Deals dishonour the country

Thursday July 18, 2013 Written by Published in Virtues in Paradise
The Cook Islands - a paradise where nothing bad ever happens? The Cook Islands - a paradise where nothing bad ever happens? PHOTO BENEDICT.ADAM ON FLIKR

Sometimes we call the Cook Islands God’s country. We do that for many reasons. Perhaps it is because we believe its people are clean living and uncorrupted by the evils of the world. We also generally regard ourselves as nice “God fearing” people with charming smiles and decent morals.

I have heard many of our people refer to the Cook Islands as “paradise”; a place where we all live happily ever after. So in general we believe nothing bad ever happens here, oh well, occasionally I suppose. Indeed we have had our shares of occasions that we would rather forget completely.

Well, one of those rather nasty occasions has come to visit us. It was here when a former Cook Islands Party government used taxpayer money to pay for fly in voters in the 1970s. There has been much consternation by the public over recent revelations and allegations of corrupt practices by ministers of this Henry Puna led government. Some people have even expressed shame and anger at the same time for what they regarded as a gross betrayal of their faith in the cabinet of this country. What has been exposed thus far is apparently just the tip of the iceberg, and with implications that are far reaching one wonders just how far and by how much did some people benefit from these shady, unchecked deals. This is of great concern to the Opposition because it is tantamount to the sullying of a supposedly clean democratic political system that we have come to accept for some time.

The charges leveled against the Minister of Marine Resources Teina Bishop are difficult for me to comprehend and accept as true. The minister has been a very close friend of mine since I came into politics in a by-election in 2002. He had first won his seat and entered Parliament in the 1999 general elections. When he paired up, we regarded ourselves as brothers in arms and fought for justice, improvements in the outer islands and so on. While we were enjoined politically, we were however quite different. Bishop was a successful businessman running an empire that grossed over a million dollars a year, while I was absolutely penniless. He was a wheeler-dealer, while I was a sobering, boring academic. He was exciting and dynamic, while I was too serious most of the time. But as time went on, we drifted apart because of political differences and the stances we took on certain issues.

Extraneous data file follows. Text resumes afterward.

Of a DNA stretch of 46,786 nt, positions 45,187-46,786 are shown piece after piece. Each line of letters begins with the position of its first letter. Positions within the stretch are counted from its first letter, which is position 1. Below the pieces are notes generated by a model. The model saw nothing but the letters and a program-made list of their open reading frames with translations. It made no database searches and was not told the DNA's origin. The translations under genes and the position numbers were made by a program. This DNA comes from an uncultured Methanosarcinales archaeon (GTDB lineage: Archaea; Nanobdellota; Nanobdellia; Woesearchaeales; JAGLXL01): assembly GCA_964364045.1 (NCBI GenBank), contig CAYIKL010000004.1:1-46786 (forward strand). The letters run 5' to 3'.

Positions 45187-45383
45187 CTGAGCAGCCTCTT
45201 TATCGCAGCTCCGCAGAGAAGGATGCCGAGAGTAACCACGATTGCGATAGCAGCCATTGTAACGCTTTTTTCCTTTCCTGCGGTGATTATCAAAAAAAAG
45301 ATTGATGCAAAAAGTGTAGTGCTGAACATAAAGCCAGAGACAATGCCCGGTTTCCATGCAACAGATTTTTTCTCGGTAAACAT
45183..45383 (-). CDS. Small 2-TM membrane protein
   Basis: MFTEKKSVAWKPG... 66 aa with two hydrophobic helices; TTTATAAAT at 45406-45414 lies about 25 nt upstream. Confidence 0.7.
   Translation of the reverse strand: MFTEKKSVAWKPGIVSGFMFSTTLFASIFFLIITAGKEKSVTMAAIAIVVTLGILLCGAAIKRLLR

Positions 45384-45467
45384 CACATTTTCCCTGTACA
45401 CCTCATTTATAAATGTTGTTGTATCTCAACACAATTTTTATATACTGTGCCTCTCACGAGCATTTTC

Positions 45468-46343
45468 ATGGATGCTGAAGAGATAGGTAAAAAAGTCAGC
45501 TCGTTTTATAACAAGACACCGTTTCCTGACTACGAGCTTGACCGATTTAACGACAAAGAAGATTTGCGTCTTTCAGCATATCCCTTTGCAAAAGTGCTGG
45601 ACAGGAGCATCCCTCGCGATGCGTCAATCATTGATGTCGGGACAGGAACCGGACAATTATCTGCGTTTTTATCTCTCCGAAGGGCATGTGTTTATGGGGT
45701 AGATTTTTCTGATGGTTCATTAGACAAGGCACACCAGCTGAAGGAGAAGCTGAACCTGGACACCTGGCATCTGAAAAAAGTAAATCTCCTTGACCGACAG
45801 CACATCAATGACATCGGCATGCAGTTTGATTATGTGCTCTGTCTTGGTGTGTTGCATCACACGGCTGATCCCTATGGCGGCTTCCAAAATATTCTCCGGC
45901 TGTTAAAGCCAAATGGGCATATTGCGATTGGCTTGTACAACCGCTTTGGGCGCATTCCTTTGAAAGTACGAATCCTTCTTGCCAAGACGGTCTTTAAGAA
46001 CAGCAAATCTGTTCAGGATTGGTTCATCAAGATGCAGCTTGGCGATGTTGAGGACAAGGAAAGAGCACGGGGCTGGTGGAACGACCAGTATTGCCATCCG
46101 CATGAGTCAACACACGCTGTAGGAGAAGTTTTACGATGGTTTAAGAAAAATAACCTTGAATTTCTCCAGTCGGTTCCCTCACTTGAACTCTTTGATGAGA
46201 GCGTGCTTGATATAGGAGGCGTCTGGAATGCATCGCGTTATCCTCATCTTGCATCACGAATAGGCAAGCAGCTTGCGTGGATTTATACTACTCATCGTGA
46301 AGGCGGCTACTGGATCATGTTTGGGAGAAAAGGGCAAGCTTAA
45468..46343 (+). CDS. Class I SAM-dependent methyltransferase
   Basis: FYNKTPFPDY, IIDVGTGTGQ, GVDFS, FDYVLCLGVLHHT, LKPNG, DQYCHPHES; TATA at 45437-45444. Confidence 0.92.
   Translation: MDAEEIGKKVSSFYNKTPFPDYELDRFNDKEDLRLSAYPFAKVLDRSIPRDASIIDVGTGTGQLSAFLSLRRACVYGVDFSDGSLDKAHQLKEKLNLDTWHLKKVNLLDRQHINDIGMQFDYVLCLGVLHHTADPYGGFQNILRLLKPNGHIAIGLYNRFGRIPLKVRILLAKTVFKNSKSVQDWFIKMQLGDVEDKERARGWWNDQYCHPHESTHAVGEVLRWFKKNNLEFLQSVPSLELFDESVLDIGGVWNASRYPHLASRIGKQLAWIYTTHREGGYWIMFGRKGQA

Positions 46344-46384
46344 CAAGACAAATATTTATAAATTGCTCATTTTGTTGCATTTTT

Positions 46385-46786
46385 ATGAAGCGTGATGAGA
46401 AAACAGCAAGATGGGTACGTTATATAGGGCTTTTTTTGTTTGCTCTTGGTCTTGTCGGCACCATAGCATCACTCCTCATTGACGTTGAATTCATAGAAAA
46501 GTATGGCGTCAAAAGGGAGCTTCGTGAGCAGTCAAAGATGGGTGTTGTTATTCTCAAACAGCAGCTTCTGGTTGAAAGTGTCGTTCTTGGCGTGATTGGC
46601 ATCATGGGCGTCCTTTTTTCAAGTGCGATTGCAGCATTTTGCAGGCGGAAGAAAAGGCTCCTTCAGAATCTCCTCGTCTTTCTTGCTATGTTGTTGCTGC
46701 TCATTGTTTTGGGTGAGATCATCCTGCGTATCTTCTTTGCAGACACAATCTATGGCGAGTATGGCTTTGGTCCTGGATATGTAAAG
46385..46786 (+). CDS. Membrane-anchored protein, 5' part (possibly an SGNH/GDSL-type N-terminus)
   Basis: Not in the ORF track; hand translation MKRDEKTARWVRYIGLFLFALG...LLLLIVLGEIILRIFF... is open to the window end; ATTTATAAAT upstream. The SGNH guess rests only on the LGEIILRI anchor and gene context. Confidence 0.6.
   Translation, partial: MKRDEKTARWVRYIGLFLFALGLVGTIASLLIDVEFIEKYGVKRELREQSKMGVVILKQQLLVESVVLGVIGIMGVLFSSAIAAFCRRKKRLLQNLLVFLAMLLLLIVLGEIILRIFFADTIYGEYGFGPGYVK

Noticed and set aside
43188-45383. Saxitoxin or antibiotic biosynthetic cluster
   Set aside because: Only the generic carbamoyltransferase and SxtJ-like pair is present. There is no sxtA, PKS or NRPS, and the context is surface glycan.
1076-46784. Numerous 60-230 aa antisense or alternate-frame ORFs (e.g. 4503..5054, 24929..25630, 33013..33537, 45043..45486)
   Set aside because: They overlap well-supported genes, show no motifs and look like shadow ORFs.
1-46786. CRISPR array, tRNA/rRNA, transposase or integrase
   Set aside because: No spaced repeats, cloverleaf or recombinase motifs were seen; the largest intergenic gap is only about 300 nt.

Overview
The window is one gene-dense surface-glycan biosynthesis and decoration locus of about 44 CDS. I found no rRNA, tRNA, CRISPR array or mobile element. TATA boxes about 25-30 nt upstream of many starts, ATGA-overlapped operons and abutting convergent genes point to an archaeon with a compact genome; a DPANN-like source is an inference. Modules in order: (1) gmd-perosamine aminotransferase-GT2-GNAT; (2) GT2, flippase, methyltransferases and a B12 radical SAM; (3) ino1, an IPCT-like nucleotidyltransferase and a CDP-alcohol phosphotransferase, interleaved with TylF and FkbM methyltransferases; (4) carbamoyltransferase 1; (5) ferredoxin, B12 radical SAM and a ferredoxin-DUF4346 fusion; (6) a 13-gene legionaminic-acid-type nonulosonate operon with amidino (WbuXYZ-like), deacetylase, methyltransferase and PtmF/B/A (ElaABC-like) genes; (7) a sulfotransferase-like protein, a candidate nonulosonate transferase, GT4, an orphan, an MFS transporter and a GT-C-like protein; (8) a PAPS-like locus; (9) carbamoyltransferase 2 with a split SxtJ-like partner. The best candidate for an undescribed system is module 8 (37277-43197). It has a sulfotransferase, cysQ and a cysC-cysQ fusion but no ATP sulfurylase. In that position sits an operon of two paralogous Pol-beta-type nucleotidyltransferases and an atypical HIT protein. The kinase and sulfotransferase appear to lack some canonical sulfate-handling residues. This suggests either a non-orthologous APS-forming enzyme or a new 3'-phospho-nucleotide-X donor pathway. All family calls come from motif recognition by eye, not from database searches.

Today we hear and read of serious allegations of corruption against him through his association with the Luen Thai fishing company. If true he must resign. Whether the minister knows this, every other Cook Islander actually knows that “under the table envelopes” are part and parcel of the Chinese way of conducting business. I have been warned of this when I was a minister. I suppose then Minister Bishop and indeed the Prime Minister (with debts from his pearl farming business), Minister of Finance Mark Brown (a businessman of sorts), the Minister of Infrastructure and Planning Teariki Heather, a company director, would all be exposed to temptation by the inflow of Chinese money and riches into the Cook Islands. In a way all of cabinet would be vulnerable to Chinese generosity.

Worrying signs started to appear when trips to China or other places for our ministers and other government members of parliament were paid for not just by the Chinese government but also by Luen Thai. They also paid for meals, clothes, first class tickets and more direct island benefits such free fuel for example for Manihiki, or pearl farming materials of up to $1 million worth at the disposal of the prime minister. Further worrying signs that later amounted to alarm showed when Minister Bishop employed as his adviser a director of Luen Thai, the very company wanting fishing licences in our waters. It became critical red lights flashing when the minister and an associate teamed up to buy the Samade Hotel in Aitutaki. It is rumoured the partner was lent half a million dollars by Chinese interests to put up the funds for the purchase. It is known that the Minister of Finance instructed the Business Trade and Investment Board to allow the sale to Minister Bishop and his associate. The actual details of this will be revealed later.

Question: How much has Luen Thai infiltrated the government with its money? Do the ministers and the prime minister know that accepting gifts of such magnitude would compromise them and the integrity of the Cook Islands government because the donor has ulterior motives? It must be very deep now and of course we all know what Luen Thai wants; exclusive rights to fish in our waters and they will do anything to get them, which I presume the ministers regard as “apinga aroa” (gifts).

There is a saying “beware of the bearer of gifts”. I say that some heads need to roll or this government needs to resign and call a new election. This is too serious to let pass.

Leave a comment